On the Ramu River in Papua New Guinea, the Songnor have thrived for 6,000 years. Indigenous people living along the Ramu River fear that runoff from the ongoing construction of the massive Chinese government-owned Ramu NiCo mine will poison their water, fish and gardens, and destroy their environment. Those along the coast worry about about the mine waste being dumped at sea and its effect on their health and fisheries.
In the arid inland regions of the Pilbara, in Western Australia, water is a precious resource. Permanent bodies of water are rare, and many creeks flow only during short annual rainy seasons. In this unique ecosystem, water sources are carefully guarded to maintain the delicate balance that enables this land and the life within it to thrive.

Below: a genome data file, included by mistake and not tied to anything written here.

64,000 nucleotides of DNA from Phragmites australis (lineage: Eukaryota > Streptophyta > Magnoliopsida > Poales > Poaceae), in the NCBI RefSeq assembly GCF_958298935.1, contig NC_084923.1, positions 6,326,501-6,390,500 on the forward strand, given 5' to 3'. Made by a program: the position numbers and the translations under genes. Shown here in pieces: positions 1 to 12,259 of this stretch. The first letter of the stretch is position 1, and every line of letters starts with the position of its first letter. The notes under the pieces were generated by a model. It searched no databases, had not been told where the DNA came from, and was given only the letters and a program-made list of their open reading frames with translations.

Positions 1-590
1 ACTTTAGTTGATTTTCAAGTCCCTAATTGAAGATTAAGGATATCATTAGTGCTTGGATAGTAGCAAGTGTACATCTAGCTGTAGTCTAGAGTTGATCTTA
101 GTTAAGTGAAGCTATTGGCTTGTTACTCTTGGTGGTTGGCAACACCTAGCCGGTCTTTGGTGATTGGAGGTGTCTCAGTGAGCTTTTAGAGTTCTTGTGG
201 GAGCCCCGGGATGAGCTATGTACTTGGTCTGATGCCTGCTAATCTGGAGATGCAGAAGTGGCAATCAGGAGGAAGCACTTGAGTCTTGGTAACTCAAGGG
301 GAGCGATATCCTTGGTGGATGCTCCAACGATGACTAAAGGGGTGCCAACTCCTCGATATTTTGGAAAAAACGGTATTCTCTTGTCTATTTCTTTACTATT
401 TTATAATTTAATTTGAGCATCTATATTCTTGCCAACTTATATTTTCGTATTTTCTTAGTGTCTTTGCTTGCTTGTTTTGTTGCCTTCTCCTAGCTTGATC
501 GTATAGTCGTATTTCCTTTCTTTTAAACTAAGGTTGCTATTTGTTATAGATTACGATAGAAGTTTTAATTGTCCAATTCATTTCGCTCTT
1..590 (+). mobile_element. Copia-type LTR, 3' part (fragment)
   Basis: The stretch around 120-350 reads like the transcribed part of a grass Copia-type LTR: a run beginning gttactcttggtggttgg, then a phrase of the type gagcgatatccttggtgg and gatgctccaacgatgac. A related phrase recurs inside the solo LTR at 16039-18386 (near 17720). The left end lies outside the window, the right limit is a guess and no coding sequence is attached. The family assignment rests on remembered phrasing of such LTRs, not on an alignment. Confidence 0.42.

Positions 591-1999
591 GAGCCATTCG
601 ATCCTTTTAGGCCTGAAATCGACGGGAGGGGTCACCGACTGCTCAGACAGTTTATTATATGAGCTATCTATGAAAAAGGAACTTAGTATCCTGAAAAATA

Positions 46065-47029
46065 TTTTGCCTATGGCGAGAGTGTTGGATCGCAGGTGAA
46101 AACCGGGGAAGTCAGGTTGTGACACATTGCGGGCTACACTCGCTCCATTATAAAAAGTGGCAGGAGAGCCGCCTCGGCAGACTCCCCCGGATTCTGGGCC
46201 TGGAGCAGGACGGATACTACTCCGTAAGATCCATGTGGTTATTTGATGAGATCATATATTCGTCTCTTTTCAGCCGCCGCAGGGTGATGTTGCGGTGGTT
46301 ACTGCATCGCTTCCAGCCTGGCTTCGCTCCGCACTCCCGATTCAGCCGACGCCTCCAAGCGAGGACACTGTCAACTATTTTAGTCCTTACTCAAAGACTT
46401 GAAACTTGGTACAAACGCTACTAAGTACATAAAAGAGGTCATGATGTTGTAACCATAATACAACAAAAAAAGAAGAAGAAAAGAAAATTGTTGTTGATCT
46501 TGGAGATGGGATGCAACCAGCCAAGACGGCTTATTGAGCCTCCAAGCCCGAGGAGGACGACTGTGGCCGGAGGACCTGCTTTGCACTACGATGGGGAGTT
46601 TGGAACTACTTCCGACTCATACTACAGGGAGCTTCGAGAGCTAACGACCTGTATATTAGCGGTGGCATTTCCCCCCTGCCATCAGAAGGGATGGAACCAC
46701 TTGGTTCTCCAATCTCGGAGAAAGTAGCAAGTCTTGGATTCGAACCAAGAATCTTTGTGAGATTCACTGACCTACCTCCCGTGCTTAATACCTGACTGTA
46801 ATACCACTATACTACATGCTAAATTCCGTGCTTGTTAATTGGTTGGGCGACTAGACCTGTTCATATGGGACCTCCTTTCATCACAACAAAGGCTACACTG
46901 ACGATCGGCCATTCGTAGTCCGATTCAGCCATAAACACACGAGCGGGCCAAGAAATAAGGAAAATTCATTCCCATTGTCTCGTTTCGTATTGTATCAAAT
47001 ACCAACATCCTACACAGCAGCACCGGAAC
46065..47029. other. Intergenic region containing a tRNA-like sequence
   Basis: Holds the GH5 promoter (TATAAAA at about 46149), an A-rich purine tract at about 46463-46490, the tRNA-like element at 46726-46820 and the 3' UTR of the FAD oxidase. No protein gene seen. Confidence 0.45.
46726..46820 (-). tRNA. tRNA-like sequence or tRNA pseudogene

Home to one of the world’s largest bodies of rock art, Kakadu remains alive with the spirits of the Dreamtime.
Rising 1,100 feet above the Australian desert, the red sandstone monolith known as Uluru is not just an international tourist destination but a symbol of the Aboriginal struggle for land rights.
In the mystical creation period known as the Dreamtime, the Rainbow Serpent sent cyclones and floods across a vast plain on Australia’s northern coast. According to the Aboriginal people.
The most dramatic scene we filmed in Papua New Guinea involved clan leader Sama Mellombo’s confrontation with a Chinese mining company security team that pulled up as we finished our interview. While…